Doing startups for the money is not a great idea. Research shows that people gethappier as they make more and more money, but only up to about $70,000 peryear. After that, marginal improvements brought by higher income are more orless offset by other factors (stress, more hours, etc. Plus there is obviouslydiminishing marginal utility of money even absent offsetting factors).Perhaps doing startups to be remembered or become famous is a better motive.Perhaps not. Whether being famous or infamous should be as important as mostpeople seem to think it is highly questionable. A better motive still would be adesire to change the world. The U.S. in 1776-79 was a startup of sorts. What werethe Founders motivations? There is a large cultural component to the motivationquestion, too. In Japan, entrepreneurs are seen as reckless risk-takers. Therespectable thing to do is become a lifelong employee somewhere. The literaryversion of this sentiment is “behind every fortune lies a great crime.” Were theFounding Fathers criminals? Are all founders criminals of one sort or another?
C. The Costs of FailureStartups pay less than bigger companies. So founding or joining one involves somefinancial loss. These losses are generally thought to be high. In reality, they aren’tthat high.The nonfinancial costs are actually higher. If you do a failed startup, you may nothave learned anything useful. You may actually have learned how to fail again. Youmay become more risk-averse. You aren’t a lottery ticket, so you shouldn’t thinkof failure as just 1 of n times that you’re going to start a company. The stakes are abit bigger than that.A 0 to 1 startup involves low financial costs but low non-financial costs too. You’llat least learn a lot and probably will be better for the effort. A 1 to n startup,though, has especially low financial costs, but higher non-financial costs. If you tryto do Groupon for Madagascar and it fails, it’s not clear where exactly you are. Butit’s not good.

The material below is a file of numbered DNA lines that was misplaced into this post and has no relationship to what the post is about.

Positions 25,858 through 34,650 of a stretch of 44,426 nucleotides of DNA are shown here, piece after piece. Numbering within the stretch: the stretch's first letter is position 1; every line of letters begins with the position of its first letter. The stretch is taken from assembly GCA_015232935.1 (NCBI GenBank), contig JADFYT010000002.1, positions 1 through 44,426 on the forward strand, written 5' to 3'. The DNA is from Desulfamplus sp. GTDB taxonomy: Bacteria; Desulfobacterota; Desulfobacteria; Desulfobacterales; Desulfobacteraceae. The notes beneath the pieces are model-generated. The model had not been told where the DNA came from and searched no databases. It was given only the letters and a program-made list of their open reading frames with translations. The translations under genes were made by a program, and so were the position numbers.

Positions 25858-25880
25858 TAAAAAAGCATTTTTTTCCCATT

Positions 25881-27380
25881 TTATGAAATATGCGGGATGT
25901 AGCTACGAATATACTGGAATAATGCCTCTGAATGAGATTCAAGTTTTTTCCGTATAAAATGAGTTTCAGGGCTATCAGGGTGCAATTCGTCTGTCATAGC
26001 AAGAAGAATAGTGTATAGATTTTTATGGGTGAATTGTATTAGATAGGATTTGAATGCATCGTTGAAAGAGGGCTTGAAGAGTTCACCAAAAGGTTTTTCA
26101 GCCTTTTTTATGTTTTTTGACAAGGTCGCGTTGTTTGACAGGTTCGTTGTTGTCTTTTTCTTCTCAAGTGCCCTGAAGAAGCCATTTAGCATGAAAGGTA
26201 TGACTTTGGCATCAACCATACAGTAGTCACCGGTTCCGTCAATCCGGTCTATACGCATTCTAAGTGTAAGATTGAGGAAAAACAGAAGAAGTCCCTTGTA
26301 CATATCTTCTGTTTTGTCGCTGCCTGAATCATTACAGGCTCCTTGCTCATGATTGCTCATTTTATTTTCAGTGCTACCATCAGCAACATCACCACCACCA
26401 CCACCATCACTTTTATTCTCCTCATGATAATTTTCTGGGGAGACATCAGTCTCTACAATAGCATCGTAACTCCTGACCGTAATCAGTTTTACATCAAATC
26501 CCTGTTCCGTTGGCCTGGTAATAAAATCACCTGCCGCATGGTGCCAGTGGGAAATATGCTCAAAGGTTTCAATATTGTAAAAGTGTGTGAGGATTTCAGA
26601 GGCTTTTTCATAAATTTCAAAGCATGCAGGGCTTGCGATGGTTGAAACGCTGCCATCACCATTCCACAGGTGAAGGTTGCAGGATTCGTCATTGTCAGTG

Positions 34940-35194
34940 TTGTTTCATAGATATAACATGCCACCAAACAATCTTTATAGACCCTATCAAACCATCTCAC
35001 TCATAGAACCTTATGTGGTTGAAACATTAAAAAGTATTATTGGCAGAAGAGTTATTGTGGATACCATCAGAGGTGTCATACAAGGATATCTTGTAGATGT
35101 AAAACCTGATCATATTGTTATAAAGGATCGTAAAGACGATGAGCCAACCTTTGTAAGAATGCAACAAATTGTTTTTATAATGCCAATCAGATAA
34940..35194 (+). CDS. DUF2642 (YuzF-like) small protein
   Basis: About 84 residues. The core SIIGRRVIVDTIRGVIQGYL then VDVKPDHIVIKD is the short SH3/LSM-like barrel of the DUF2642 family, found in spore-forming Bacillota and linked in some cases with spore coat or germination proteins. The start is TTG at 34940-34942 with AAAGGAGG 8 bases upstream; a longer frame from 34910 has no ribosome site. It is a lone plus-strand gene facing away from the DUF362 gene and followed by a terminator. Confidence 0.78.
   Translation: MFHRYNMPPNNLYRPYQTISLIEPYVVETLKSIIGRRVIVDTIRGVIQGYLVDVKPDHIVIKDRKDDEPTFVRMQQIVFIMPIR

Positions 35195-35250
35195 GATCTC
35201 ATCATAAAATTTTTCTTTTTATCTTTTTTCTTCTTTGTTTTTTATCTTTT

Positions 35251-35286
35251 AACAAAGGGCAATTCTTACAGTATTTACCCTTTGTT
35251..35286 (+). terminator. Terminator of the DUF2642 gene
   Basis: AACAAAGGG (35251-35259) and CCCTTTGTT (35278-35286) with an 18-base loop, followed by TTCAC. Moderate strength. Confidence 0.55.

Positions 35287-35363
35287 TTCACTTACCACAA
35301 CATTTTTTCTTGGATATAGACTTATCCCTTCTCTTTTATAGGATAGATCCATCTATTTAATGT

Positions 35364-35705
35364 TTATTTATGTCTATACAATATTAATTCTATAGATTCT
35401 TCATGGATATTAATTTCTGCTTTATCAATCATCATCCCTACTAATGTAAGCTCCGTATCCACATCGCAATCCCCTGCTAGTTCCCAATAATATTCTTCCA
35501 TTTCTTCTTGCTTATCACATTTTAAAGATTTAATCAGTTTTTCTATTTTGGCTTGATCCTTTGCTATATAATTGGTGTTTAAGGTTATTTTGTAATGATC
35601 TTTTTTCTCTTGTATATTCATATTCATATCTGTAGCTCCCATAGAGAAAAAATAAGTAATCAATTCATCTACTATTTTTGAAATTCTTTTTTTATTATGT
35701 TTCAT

The path from 0 to 1 might start with asking and answering three questions. First,what is valuable? Second, what can I do? And third, what is nobody else doing?The questions themselves are straightforward. Question one illustrates thedifference between business and academia; in academia, the number one sin isplagiarism, not triviality. So much of the innovation is esoteric and not at alluseful. No one cares about a firm’s eccentric, non-valuable output. The secondquestion ensures that you can actually execute on a problem; if not, talk is justthat. Finally, and often overlooked, is the importance of being novel. Forget thatand we’re just copying. The intellectual rephrasing of these questions is: What important truth do veryfew people agree with you on?The business version is: What valuable company is nobody building?
These are tough questions. But you can test your answers; if, as so many peopledo, one says something like “our educational system is broken and urgentlyrequires repair,” you know that that answer is wrong (it may be a truth, but lots ofpeople agree with it). This may explain why we see so many education non-profitsand startups. But query whether most of those are operating in technology modeor globalization mode. You know you’re on the right track when your answertakes the following form: “Most people believe in X. But the truth is !X.”Make no mistake; it’s a hard question. Knowing what 0 to 1 endeavor is worthpursuing is incredibly rare, unique, and tricky. But the process, if not the result,can also be richly rewarding.